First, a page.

Our backs warm against the brown leather of the family room couch, my son and daughter and I settled in to read a delicious stack of books we’d curated during our library visit earlier that day. We flipped through glossy pages, marveled at rich illustrations and wondered “What will happen next?” We did all of those things that parents and teachers do when we apprentice our children into to a lifelong love of reading. Together we read book after book after book and then came across one that was a little bit different from the rest. It was a copy of “The Right Word: Roget and His Thesaurus” by Jen Bryant. The book introduced us to a young boy who loved to write lists. A boy who had many interests and who found joy in using writing to organize and index the world around him. A boy who was a lot like my boy. “Hmmm. I think I know someone who loves writing lists…do you know anyone like that?” I asked my six-year-old son. Beaming, he exclaimed “Me! I’m a writer!”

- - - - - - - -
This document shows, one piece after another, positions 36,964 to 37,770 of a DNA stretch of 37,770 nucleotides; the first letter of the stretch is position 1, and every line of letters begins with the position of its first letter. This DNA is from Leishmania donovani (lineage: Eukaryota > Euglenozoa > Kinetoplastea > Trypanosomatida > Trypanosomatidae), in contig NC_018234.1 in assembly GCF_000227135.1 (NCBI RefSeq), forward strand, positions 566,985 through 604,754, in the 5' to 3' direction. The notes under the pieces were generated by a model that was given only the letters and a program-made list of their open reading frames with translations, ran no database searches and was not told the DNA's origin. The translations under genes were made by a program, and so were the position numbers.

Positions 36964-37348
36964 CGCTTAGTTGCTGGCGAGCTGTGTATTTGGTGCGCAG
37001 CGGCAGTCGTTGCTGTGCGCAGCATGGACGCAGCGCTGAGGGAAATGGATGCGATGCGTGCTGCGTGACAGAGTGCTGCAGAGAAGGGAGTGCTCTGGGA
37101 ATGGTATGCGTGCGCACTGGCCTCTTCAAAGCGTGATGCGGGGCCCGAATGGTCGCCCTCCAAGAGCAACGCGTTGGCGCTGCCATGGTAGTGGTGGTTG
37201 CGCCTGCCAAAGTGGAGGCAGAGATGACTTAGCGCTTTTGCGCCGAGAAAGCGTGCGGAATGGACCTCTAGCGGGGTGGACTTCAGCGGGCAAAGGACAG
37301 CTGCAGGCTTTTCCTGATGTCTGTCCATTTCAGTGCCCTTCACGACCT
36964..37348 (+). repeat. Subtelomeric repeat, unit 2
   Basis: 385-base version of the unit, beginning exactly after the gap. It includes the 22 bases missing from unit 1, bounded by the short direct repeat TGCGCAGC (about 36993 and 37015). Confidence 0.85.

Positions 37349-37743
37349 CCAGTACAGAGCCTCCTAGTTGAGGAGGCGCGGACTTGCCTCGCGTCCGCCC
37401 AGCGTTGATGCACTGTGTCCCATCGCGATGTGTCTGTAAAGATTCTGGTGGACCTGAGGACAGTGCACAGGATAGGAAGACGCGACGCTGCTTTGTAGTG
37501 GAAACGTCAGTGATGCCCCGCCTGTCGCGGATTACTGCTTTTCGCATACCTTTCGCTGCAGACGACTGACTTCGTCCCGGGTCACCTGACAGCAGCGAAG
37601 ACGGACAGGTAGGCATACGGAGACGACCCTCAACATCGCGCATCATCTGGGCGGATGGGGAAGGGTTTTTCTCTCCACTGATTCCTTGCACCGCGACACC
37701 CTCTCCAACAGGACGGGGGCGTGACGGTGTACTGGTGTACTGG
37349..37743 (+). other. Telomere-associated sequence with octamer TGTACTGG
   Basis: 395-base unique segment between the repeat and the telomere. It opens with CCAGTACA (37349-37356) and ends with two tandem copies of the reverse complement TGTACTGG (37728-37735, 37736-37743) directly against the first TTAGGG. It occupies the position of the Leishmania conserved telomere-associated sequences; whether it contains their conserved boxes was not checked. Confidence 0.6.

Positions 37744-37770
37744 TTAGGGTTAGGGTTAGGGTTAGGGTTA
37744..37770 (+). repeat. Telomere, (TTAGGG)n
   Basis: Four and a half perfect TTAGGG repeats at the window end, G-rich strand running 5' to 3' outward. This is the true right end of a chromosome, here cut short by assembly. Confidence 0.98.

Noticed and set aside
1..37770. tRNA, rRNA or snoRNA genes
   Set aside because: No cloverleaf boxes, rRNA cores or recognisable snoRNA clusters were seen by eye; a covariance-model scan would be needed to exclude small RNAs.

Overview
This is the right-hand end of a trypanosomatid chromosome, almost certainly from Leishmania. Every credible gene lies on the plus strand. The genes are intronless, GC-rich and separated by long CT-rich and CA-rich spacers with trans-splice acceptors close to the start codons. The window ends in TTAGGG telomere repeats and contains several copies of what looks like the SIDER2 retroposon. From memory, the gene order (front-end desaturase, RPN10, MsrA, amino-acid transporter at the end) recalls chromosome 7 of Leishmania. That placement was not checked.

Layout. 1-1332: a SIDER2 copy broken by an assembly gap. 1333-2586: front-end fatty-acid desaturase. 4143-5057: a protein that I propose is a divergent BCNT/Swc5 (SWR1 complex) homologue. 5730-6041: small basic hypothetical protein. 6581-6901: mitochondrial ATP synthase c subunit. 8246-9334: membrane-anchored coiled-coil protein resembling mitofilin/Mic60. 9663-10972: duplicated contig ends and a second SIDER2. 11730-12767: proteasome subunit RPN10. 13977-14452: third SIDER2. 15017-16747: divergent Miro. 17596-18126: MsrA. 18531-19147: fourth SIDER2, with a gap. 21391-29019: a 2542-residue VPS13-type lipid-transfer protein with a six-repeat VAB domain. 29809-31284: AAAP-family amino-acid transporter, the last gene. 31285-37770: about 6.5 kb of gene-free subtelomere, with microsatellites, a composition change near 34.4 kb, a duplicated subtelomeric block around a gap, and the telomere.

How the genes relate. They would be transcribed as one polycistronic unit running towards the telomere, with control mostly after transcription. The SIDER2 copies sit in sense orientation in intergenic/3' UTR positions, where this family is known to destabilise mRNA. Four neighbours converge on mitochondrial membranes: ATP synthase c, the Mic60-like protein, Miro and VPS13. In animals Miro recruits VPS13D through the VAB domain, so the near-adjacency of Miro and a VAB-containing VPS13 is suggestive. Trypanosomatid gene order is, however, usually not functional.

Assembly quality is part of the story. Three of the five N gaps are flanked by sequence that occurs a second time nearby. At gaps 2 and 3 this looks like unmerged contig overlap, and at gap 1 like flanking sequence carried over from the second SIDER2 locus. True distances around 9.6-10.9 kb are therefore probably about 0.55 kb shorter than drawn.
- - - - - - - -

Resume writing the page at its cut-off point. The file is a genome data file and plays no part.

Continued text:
Since he started writing he has always talked about himself as someone who knows how to spell, someone who knows how to write, someone who can write five-star sentences, but seeing his style of writing reflected back to him in a book helped him see that he was a writer. When he left the couch to get ready for bed, my son made sure that the book about Roget the list-maker was on the top of the book stack, for easy reference I assume. His moment of seeing himself as a writer caused me to wonder: how can I better support learners in uncovering and exploring their own reading identity? What kinds of texts or experience can help them come to know who they are as writers? I hope every writer I work in the fuure experiences the joy of discovering the truth: we are all writers. The question we need to explore isn’t am I a writer? it’s how am I a writer?